A lead up to Somalia's civil war

A lead up to Somalia’s civil war

A review of ‘The Orchard of Lost Souls’ by Nadifa Mohamed



By Nadifa Mohamed

No war is civil, perhaps least of all those fought within a country. Mohamed’s novel opens in 1987, when Somalia is on the brink of caving in on itself. She animates the early days of anarchy through the lives of three women whose paths cross at the annual Oct. 21 celebration—commemorating the country’s military coup of 1969—in the northwest city of Hargeisa. There is Kawsar, a bereft widow in her late 50s; Filsan, a 29-year-old soldier who is eager to rise through the ranks of the country’s army; and Deqo, not a woman but a nine-year-old orphan brought to Hargeisa from a refugee camp to perform a traditional dance for a crowd of 10,000. When Deqo experiences a severe bout of stage fright, she is beaten; when Kawsar tries to intervene, she is beaten. Kawsar’s assailant is Filsan, who has just fought off the unwanted advances of her boss, Gen. Haaruun, a fictional substitute for Somalia’s former military dictator, Mohamed Siad Barre. These are the first of several unflinching episodes reflecting the kind of violence and cruelty that swept Somalia in the lead-up to the civil war that began in 1991.

In 2013, the author was named one of Britain’s best young novelists by the literary journal Granta. Here is Deqo, alone in Hargeisa after escaping her guardian from the refugee camp: “She hides behind the wide trunk of a willow near two crouched figures, her face framed in a scorched cleft where lightning has flung itself in a careless fit. She whispers her name to give herself courage. The men’s talk is distorted by the music of raindrops falling over thousands of trees in the ditch, their leaves held out like waxy green tongues.”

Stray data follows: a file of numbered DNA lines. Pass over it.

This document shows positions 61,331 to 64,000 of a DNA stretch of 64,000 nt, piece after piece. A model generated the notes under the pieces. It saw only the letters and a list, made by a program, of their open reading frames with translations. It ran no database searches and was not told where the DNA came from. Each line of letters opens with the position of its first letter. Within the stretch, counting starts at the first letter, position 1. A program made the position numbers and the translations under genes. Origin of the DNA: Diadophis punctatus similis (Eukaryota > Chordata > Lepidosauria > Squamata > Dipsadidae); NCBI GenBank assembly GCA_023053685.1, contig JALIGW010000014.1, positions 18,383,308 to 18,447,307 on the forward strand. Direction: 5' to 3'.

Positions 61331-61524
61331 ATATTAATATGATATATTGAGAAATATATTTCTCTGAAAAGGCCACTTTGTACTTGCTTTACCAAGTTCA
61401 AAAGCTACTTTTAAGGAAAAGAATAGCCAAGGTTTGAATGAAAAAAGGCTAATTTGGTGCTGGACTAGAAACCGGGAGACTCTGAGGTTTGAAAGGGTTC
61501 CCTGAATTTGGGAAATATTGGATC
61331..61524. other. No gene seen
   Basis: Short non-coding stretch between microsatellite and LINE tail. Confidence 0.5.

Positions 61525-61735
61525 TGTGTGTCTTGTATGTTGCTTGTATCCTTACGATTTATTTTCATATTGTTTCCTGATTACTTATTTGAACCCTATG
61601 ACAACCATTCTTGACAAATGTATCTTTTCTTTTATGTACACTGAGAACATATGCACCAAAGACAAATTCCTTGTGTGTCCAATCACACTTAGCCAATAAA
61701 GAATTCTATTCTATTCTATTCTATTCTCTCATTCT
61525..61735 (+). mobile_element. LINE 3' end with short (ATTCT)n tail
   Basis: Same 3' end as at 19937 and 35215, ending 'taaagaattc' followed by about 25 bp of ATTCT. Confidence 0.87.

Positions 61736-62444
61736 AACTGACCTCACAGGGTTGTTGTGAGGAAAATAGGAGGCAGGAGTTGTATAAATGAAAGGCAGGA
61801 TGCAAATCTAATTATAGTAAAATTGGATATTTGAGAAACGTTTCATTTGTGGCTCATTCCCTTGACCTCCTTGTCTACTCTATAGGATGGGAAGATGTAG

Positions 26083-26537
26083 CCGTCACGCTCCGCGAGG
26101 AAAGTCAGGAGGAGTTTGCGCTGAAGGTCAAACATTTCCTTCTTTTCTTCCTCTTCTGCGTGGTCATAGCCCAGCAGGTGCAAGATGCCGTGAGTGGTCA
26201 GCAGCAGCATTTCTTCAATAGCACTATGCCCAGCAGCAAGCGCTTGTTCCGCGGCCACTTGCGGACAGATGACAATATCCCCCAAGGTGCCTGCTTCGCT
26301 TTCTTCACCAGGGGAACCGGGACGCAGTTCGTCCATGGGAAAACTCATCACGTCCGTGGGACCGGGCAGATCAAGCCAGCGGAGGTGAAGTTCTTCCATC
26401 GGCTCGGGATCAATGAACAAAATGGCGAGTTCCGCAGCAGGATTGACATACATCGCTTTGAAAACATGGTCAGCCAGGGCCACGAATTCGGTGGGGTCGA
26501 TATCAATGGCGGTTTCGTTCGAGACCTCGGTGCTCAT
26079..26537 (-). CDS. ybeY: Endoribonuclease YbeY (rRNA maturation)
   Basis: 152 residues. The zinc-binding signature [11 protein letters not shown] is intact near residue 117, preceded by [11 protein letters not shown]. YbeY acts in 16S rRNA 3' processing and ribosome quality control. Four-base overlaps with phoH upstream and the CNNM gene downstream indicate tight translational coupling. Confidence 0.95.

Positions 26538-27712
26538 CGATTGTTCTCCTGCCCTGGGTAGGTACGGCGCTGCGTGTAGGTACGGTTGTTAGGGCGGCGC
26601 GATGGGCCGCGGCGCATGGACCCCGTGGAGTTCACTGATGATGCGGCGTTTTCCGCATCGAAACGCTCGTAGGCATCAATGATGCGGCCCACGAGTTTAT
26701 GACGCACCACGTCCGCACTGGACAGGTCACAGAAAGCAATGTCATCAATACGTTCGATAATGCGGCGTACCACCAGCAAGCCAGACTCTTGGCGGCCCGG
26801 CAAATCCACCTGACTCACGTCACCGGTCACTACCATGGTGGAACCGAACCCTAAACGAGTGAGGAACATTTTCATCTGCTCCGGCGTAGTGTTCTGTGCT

Mohamed skilfully exposes her characters’ souls: Kawsar’s bitter humour about a friend’s bashfulness (“They would need to make appointments to take tea like the English women used to”); Filsan’s conflicting needs for independence and approval. And though Deqo’s resilience can feel fairy-tale-like, she emerges as the story’s heart. Camping alone in an abandoned house, she watches TV for the first time. The loud voices scare her under the bed, but when the woman on the screen entreats her to “gather the family and neighbours, prepare a flask of tea, and put your cares aside,” the lonely little girl pokes her head out, answering, “OK.”


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